Third Party Comment Systems Go Mainstream
Last summer, I got an email from Paul Graham saying that one of the Y Combinator teams wanted to launch something on this blog. It was a third party comment system called Disqus. I love getting my hands on new technology, particularly new social media technology, so I said yes without thinking through all the implications.
The Disqus founders, Daniel and Jason, did the work for me and the next day this blog had a new comment system. It took a while for me to get used to it and it took even longer for the readers of this blog to get used to it. But in time I came to realize that using a different web service to host my comments made a lot of sense.
And in March of last year, our firm made an investment in Disqus, about 7 months after they launched at YC demo day and after they'd convinced thousands of bloggers to make the switch. As I explained in that post last March announcing our investment:
Disqus “abstracts” both the comments and the commenters from the blog hosting system. This allows the comments to go anywhere and everywhere where there is an audience for them. Abstracting comments from the blog hosting platform does for comments what RSS has done for content; it allows the comments to flow freely to whatever place it should most logically be consumed.
I should have said "third party comment systems abstract the comments and the commenters from the blog hosting system." Because by the time we made the investment in disqus, there were a number of third party comment systems in the market; disqus, intense debate, js-kit, and sezwho are the ones I've heard most about. You can see the development of the third party comment system market on this compete graph.
I would venture to guess that between 50,000 and 100,000 blogs are using third party comment systems now and they are concentrated in the top end of the market. Clearly third party comment systems are creating value for bloggers and commenters alike.
Yesterday was a big day for the third party comment system market as WordPress, the top blogging service, announced they had acquired Intense Debate, the number two player in the market according to the compete graph above.
This is great news for everyone in the market. WordPress will invest in and improve Intense Debate, which will remain a third party service that can be used on all the popular blogging services (Six Apart, Blogger, etc). And WordPress will incorporate some of the most popular features of Intense Debate into the default WordPress comment service. The feature that wordpress bloggers who have not converted to a third party service will enjoy the most is the email reply to comments service. I asked Daniel and Jason to build that the first day I met them. It's a huge part of the value of the Disqus service and most of the competitors have added it as well. Being able to read and reply to comments via email is a "quantum leap" improvement in comment services and now this feature will be a standard in the market. That's huge.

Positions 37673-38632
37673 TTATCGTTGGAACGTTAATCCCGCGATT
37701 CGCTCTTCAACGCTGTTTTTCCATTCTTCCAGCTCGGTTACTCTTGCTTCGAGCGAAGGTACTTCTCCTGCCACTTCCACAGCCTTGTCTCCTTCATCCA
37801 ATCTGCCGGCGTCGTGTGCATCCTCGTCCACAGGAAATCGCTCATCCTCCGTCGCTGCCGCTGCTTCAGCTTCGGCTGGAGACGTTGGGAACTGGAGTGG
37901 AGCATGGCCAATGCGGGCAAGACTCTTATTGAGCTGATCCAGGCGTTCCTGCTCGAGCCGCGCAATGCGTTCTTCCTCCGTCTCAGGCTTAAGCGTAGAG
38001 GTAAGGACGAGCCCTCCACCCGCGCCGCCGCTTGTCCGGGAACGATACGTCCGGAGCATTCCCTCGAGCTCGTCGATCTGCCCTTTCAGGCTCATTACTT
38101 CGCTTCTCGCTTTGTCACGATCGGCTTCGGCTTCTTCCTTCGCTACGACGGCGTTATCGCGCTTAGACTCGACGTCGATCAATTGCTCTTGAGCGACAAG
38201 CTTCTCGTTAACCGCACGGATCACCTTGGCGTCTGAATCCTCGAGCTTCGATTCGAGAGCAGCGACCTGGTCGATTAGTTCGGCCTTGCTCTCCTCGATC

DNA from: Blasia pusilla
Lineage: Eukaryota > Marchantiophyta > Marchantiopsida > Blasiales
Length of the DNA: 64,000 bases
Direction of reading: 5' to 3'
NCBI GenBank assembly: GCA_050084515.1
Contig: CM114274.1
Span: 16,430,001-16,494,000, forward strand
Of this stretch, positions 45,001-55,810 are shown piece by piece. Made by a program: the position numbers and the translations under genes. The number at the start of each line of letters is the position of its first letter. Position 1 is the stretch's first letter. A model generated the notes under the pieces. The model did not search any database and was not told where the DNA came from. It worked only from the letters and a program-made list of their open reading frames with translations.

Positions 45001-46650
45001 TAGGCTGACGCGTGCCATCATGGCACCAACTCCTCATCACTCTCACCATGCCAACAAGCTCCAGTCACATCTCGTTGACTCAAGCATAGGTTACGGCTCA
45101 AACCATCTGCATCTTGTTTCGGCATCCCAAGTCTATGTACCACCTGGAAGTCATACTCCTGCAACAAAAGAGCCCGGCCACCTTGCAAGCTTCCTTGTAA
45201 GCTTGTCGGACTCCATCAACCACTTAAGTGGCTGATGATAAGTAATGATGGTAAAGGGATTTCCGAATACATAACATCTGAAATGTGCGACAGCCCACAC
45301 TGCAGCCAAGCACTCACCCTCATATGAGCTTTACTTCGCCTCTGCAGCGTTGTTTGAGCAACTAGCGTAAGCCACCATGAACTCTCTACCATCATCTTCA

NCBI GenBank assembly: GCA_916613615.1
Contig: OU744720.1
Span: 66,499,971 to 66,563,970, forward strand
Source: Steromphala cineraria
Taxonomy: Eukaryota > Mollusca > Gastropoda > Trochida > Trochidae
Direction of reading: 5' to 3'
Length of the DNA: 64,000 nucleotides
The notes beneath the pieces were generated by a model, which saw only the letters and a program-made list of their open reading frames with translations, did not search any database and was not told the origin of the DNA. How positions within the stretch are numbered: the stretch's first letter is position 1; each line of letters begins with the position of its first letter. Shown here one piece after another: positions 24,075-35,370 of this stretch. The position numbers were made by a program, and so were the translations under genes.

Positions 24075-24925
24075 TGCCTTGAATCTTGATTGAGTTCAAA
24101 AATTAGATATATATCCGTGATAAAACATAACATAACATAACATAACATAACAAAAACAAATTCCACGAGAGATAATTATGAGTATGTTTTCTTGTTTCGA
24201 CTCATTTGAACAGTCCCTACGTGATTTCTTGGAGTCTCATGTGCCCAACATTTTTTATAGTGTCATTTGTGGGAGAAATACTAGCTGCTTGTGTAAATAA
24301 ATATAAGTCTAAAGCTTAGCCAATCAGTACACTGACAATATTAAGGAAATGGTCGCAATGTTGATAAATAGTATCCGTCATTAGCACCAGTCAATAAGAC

There's been some discussion in the tech blogs that this acquisition is bad news for Disqus. I don't think so and neither does Disqus. They posted the following on their blog yesterday.
So what does this mean for us? The Disqus comment system is still the largest third-party comment system on WordPress, yet those blogs represent under 5% of all websites using Disqus. We pride ourselves on being an independent cross-platform service. Disqus will continue to innovate and provide the best discussion experience on blogs. Our company’s entire focus is on increasing the number and quality of your comments and that will never change.
I firmly believe that most innovation comes from companies that are fighting for their survival and new customers without a safety net. And that certainly describes Disqus. With many of the benefits of Intense Debate and Disqus coming to WordPress' proprietary comment system, it may be harder to attract bloggers on WordPress to a third party comment service and that's unfortunate for the entire market. But there are a lot of blogs out there that aren't on WordPress and new innovative blogging platforms like Tumblr, Posterous, and Soup.io keep coming to market.
So this is not a game over moment in my opinion. But it is very much a game changing moment. Third party comment services have been validated and some of the features they offer are going to become "must haves". And that's a very good thing for everyone.